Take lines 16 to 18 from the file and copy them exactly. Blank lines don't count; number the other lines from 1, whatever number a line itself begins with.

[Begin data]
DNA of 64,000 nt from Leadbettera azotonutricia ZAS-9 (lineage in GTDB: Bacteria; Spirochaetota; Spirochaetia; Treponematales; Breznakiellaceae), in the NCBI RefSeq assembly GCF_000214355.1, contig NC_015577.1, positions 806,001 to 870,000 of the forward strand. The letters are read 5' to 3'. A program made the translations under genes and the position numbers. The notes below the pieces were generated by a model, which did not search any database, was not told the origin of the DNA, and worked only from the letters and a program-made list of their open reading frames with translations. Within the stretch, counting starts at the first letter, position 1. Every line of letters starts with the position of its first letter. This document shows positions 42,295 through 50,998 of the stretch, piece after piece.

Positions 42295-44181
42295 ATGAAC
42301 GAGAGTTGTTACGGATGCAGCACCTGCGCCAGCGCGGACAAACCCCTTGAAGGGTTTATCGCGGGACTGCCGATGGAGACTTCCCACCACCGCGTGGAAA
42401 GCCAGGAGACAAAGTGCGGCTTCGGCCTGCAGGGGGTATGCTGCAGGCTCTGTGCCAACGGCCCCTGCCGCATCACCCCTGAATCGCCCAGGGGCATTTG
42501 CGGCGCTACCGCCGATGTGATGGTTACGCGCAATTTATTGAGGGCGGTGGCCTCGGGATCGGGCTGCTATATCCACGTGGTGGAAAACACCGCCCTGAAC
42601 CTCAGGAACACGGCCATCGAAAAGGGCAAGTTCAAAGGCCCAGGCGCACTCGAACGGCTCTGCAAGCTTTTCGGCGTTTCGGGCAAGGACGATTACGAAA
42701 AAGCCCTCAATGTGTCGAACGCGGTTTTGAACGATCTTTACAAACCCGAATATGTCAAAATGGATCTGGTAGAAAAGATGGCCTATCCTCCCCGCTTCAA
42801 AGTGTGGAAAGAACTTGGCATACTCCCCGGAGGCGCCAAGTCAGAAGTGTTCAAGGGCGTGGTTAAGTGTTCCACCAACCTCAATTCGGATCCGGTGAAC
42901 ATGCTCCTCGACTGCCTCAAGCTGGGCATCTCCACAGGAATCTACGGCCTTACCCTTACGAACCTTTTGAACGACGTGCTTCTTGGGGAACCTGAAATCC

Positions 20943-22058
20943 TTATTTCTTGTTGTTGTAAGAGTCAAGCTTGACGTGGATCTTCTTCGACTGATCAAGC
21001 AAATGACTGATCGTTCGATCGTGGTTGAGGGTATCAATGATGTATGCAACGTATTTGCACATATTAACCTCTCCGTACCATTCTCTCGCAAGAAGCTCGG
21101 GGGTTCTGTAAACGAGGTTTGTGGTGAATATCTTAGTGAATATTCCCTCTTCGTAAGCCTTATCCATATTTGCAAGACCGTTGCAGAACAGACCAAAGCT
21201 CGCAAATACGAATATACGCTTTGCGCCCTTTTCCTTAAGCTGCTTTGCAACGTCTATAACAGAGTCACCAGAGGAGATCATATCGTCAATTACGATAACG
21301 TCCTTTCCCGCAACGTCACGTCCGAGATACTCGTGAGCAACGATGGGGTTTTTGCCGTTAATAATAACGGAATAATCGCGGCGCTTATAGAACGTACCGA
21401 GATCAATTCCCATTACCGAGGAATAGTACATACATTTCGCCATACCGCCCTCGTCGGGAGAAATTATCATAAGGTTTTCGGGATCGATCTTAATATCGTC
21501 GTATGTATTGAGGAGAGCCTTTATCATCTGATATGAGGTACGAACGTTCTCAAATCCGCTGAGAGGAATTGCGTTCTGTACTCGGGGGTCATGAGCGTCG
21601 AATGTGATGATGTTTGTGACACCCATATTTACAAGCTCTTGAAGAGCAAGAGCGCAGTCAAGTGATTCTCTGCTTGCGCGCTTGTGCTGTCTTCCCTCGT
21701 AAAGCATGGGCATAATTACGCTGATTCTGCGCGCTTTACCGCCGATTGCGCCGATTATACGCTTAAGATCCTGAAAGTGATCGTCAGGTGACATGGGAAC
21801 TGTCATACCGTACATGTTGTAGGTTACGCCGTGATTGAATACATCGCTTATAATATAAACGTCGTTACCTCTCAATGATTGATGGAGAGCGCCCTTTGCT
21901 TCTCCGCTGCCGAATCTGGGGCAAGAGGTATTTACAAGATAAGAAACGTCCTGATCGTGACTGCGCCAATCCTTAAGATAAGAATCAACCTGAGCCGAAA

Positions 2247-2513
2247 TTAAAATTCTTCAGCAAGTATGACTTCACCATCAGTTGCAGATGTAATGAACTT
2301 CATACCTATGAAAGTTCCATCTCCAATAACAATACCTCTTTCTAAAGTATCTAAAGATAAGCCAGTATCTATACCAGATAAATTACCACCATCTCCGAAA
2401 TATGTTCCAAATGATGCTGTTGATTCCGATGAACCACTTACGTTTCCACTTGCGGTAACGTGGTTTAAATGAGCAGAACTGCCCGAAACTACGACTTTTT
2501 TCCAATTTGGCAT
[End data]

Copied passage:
21301 TCCTTTCCCGCAACGTCACGTCCGAGATACTCGTGAGCAACGATGGGGTTTTTGCCGTTAATAATAACGGAATAATCGCGGCGCTTATAGAACGTACCGA
21401 GATCAATTCCCATTACCGAGGAATAGTACATACATTTCGCCATACCGCCCTCGTCGGGAGAAATTATCATAAGGTTTTCGGGATCGATCTTAATATCGTC
21501 GTATGTATTGAGGAGAGCCTTTATCATCTGATATGAGGTACGAACGTTCTCAAATCCGCTGAGAGGAATTGCGTTCTGTACTCGGGGGTCATGAGCGTCG